In a blow, influential Republican a 'no' on health care bill

Management and Budget Director Mick Mulvaney speaks about the budget at the White House in Washington

Top House Republicans told their members to brace for a vote on Obamacare in the coming days, saying in a closed-door meeting that "Now is the time" for a vote as they seek to find the last elusive members to help them pass the legislation.

Rep. Charlie Dent, R-Pa., who calls himself a moderate, said he is still not on board with the new GOP health care plan.

In a separate interview with Bloomberg News, Trump insisted that the new bill would maintain protections for pre-existing conditions.

In a blow for GOP leadership, a prominent Republican lawmaker who's worked for years to repeal Obamacare announced Tuesday that he could not support the replacement bill now under consideration in the House.

"Not sure they'll be there or ever be there", the source said of the votes in favor of the bill, adding that possible likely the House will "keep kicking the can" from one week to the next.

The House is slated to break for a week starting on Thursday, but may leave town even earlier because Republicans appeared unlikely to have enough support to pass the healthcare bill, a Democratic congressional aide said on Monday afternoon.

Numerous Republican moderates are opposing the GOP bill because they say it would treat people with pre-existing conditions unfairly.

"Can there be a fix?"

The issue even seeped into popular culture after late night talk show host Jimmy Kimmel delivered an emotional 13-minute monologue Monday describing the recent birth of his son, who had heart disease that required immediate surgery that proved successful. Kimmel said before Obama's law took effect, many such infants could die because they'd be uninsured due to their pre-existing condition.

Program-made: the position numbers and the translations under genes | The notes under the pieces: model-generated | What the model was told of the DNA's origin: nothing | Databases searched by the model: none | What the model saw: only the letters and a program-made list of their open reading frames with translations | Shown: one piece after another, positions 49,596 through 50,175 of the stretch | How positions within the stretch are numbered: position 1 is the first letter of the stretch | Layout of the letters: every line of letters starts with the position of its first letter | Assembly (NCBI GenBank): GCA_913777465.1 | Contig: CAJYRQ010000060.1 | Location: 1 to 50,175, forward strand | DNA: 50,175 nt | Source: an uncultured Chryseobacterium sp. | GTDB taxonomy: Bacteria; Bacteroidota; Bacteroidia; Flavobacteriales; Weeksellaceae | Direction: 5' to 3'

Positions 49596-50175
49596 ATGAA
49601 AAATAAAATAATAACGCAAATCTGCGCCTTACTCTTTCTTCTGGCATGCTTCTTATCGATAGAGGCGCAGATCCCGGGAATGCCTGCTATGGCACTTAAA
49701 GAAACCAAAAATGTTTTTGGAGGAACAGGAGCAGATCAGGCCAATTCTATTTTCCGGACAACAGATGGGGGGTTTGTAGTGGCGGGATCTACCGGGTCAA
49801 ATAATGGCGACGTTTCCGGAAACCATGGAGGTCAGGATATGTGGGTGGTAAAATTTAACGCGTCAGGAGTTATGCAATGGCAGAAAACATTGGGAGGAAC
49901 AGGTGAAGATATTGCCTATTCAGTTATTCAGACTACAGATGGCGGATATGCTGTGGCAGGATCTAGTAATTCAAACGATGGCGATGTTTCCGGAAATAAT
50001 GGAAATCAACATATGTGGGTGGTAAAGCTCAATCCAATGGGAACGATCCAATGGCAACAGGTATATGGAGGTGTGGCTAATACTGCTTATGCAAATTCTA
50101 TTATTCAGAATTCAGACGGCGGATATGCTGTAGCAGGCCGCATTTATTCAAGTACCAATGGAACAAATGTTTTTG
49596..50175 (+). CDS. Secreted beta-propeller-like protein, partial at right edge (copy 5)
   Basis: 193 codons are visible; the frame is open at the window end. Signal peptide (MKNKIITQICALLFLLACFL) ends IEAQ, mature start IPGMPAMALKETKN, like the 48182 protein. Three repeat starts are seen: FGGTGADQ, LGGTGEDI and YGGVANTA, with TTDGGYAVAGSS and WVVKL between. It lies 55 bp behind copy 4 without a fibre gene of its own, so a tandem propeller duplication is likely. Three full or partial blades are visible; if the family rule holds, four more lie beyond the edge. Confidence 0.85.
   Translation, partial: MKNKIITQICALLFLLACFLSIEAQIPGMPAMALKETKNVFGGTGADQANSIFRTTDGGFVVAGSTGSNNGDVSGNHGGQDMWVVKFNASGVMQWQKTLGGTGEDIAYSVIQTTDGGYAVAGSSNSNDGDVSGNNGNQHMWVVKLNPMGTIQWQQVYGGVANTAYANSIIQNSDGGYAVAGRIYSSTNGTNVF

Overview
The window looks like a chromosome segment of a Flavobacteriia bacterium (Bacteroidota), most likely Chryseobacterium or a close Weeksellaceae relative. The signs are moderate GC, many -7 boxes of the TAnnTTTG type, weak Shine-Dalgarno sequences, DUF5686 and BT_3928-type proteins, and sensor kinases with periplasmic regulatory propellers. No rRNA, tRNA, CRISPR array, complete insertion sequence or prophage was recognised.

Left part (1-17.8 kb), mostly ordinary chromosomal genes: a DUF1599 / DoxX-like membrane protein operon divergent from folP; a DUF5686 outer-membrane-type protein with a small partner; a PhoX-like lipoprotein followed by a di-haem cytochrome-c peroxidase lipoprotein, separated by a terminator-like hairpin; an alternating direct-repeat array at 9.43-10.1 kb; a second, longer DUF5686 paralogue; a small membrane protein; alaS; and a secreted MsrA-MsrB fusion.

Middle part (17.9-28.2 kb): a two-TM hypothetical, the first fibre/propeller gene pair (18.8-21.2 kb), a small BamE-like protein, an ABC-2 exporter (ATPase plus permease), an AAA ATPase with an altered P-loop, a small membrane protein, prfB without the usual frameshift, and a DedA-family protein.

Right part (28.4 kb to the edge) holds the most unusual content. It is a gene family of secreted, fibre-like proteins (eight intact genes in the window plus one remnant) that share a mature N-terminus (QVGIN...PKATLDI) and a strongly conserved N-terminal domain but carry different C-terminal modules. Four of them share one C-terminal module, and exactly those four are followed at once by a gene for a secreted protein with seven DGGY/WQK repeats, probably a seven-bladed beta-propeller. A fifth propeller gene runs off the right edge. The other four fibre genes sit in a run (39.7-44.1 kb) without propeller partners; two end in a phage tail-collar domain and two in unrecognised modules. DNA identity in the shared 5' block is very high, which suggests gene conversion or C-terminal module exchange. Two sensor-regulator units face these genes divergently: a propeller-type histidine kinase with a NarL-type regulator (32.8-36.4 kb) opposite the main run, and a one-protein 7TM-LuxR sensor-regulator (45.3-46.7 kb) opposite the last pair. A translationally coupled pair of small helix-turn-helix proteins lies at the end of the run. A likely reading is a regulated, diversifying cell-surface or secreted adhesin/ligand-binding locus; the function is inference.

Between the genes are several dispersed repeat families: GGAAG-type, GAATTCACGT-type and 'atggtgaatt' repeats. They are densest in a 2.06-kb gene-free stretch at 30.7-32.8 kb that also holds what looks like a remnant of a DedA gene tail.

Kimmel's remarks inspired Obama to weigh in on Twitter. Trump also said the health care legislation is "changing". And then the last thing it does is it rolls back the expansion of Medicaid over time so that people who now got Medicaid under the Affordable Care Act may lose it over the next few years.

Rep. Fred Upton of MI, who until January had been chair of the House Energy and Commerce Committee, one of the main health care legislating committees in Congress, officially came out against the bill on Tuesday.

The advocates also said that the White House and House Republicans were operating in a fantasyland if they thought putting sick people into pricy high-risk pools would work. "They know it's time". Missouri Rep. Billy Long, an ardent Trump supporter, came out in opposition to the legislation because of the new amendment.

Meanwhile, media reports suggested the chaos that Trump and House Republicans were sowing in insurance markets would harm their base in the red states that elected them.

Speaking to reporters, Ryan said Republicans "were making very good progress" on their proposed legislation. It is not a good sign, however, that Republican leaders fear sending their members home on the brink of this vote. They say the reforms have choked US economic growth and having crimped lending to USA businesses.

The patient care organizations said deregulating coverage standards would lead to price gouging and the sickest people dropping coverage because they couldn't afford it. One new wrinkle: While insurers would still have to cover people with pre-existing conditions, they would now be able to charge them higher premiums.

But states can obtain federal waivers letting insurers raise premiums on people with pre-existing illnesses, though only if the customer has let their coverage lapse during the previous year.

The loss of a vote from Rep. Fred Upton, R-Mich., the former chairman of the Energy and Commerce Committee, could make it much more hard for Republicans to even dare to call a vote on their replacement bill, much less to get it passed this week.

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